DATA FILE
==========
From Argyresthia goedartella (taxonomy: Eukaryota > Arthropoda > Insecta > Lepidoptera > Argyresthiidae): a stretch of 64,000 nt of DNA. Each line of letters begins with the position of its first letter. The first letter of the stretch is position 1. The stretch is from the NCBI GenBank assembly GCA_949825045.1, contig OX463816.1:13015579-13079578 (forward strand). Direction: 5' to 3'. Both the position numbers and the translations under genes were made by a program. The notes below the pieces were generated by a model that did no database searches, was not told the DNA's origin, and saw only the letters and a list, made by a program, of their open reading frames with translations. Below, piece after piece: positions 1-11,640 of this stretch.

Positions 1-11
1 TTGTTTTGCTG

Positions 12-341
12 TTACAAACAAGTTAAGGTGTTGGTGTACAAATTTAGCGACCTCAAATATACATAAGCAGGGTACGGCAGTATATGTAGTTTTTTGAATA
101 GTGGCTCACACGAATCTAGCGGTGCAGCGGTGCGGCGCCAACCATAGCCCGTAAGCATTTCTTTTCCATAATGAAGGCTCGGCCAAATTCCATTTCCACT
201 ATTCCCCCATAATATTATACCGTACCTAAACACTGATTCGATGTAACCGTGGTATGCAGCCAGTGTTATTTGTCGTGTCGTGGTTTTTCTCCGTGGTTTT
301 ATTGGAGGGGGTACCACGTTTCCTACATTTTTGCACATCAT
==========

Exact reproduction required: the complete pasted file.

From Argyresthia goedartella (taxonomy: Eukaryota > Arthropoda > Insecta > Lepidoptera > Argyresthiidae): a stretch of 64,000 nt of DNA. Each line of letters begins with the position of its first letter. The first letter of the stretch is position 1. The stretch is from the NCBI GenBank assembly GCA_949825045.1, contig OX463816.1:13015579-13079578 (forward strand). Direction: 5' to 3'. Both the position numbers and the translations under genes were made by a program. The notes below the pieces were generated by a model that did no database searches, was not told the DNA's origin, and saw only the letters and a list, made by a program, of their open reading frames with translations. Below, piece after piece: positions 1-11,640 of this stretch.

Positions 1-11
1 TTGTTTTGCTG

Positions 12-341
12 TTACAAACAAGTTAAGGTGTTGGTGTACAAATTTAGCGACCTCAAATATACATAAGCAGGGTACGGCAGTATATGTAGTTTTTTGAATA
101 GTGGCTCACACGAATCTAGCGGTGCAGCGGTGCGGCGCCAACCATAGCCCGTAAGCATTTCTTTTCCATAATGAAGGCTCGGCCAAATTCCATTTCCACT
201 ATTCCCCCATAATATTATACCGTACCTAAACACTGATTCGATGTAACCGTGGTATGCAGCCAGTGTTATTTGTCGTGTCGTGGTTTTTCTCCGTGGTTTT
301 ATTGGAGGGGGTACCACGTTTCCTACATTTTTGCACATCAT